On December 21 the results were announced of the election of the African National Congress’s National Executive Committee (NEC). Between national conferences, it is the highest decision-making body in the party. For example, it was the NEC that determined that responsibility for the party’s reverses in the local elections of 2016 was collective, not Jacob Zuma’s, though he was the party leader. The NEC has eighty members, half of whom must be female. The outcome of the December 21 NEC elections appears to be an even split between the Ramaphosa and the Zuma/Dlamini-Zuma factions. At this stage, the party leadership as a whole appears to be split down the middle, with the Top Six (the six most senior party officials) also equally divided between the two factions. Should that persist, the party would be paralyzed.
The balance however, might change. Within the Top Six, there is a serious challenge in the courts to the election of pro-Zuma Ace Magashule (premier of the Free State). He defeated the pro-Ramaphosa former premier of KwaZulu/Natal Senzo Mchunu for party secretary general by only twenty-four votes. Already some among the pro-Ramaphosa faction are predicting that the balance among the Top Six will shift in favor of Ramaphosa by four to two. In addition, there are signs that Deputy President and Mpumalanga premier David Mabuza may be shifting from Zuma to Ramaphosa. If that were to happen, only Jesse Duarte, the party deputy secretary general, would be left as pro-Zuma among the Top Six. The ANC loves a winner—and Cyril Ramaphosa won the presidency. The possibility of defections to the new president should not be discounted.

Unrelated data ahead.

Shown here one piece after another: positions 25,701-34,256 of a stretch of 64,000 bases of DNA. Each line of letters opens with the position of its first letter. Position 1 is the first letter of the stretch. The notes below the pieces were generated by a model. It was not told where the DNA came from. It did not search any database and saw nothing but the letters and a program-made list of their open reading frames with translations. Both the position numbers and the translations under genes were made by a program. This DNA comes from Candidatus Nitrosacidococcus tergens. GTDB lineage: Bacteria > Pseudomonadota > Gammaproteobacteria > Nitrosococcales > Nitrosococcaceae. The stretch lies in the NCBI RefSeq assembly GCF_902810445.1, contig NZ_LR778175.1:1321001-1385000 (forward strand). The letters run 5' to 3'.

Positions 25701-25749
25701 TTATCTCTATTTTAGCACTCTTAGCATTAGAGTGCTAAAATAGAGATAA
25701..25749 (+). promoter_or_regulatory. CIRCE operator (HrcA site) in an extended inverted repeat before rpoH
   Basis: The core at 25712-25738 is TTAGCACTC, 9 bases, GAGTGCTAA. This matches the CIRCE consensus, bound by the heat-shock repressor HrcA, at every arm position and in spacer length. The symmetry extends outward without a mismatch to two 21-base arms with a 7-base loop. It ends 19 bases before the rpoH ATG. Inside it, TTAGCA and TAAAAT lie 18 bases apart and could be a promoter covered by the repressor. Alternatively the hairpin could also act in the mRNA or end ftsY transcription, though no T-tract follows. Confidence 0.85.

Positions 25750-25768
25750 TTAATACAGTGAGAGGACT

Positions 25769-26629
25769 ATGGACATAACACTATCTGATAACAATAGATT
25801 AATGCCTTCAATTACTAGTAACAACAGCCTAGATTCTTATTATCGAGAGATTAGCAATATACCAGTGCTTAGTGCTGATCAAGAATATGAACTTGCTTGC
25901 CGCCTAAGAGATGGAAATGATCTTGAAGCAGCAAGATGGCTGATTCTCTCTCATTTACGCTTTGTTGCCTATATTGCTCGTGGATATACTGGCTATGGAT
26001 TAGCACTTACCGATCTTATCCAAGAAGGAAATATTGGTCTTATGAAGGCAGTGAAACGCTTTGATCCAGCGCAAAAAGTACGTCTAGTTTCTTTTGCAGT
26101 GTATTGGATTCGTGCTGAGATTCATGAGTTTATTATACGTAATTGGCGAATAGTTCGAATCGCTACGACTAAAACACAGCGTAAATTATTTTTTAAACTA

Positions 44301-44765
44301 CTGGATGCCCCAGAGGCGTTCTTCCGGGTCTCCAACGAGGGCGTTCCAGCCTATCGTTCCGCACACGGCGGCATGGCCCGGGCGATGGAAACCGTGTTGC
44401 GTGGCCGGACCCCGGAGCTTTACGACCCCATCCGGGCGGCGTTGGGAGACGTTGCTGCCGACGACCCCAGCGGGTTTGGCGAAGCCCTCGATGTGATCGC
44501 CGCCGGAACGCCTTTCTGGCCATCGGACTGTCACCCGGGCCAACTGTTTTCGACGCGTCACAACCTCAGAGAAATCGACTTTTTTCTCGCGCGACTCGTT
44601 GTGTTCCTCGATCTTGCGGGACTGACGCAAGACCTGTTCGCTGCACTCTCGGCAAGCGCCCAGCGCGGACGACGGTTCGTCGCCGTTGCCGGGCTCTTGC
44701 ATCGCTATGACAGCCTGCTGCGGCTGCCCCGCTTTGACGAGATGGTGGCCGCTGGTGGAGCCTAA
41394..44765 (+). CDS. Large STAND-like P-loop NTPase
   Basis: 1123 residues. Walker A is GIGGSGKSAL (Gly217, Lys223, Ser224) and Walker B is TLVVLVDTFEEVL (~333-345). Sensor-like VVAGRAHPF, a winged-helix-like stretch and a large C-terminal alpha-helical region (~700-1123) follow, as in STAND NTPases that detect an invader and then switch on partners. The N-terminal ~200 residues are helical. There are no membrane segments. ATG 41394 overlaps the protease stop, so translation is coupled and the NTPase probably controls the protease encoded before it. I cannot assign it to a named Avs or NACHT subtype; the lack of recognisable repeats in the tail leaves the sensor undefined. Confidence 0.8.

The next major issue for the party may well be forcing Jacob Zuma to resign as state president. Already the veterans’ caucus in the party is calling for it. The NEC may take up the issue at its January 5 meeting. A South African journalist saw a list circulating at the electoral convention of potential Ramaphosa cabinet appointments, possible only if Zuma is out. While any such list must be hypothetical and tentative, it illustrates the talent available to Ramaphosa. Names on the list include Zweli Mkhize to finance, Pravin Gordhan to public enterprises, Blade Nzimande to higher education, and Lindiwe Sisulu to international affairs. Mkhize made his reputation as the party’s treasurer, Gordhan as internationally-respected minister of finance (until he was fired by Zuma). Nzimade, with a PhD, has been deeply concerned about education reform and has previously served as minister of education. Lindiwe Sisulu, daughter of liberation icons Walter and Albertina Sisulu, has also held a number of cabinet portfolios. As a group, they have distinguished backgrounds: Mkhize is a medical doctor, Sisulu holds a DPhil from the University of York (UK), and Gordhan was the chair of the Convention for a Democratic South Africa (CODESA), which hammered out the transition from apartheid to non-racial democracy. Ramaphosa played a leading role in CODESA as paramount ANC negotiator. Gordhan’s subsequent ministerial career in finance earned the confidence of international investors. Nzimande’s PhD is in sociology from the University of Natal, a distinguished university.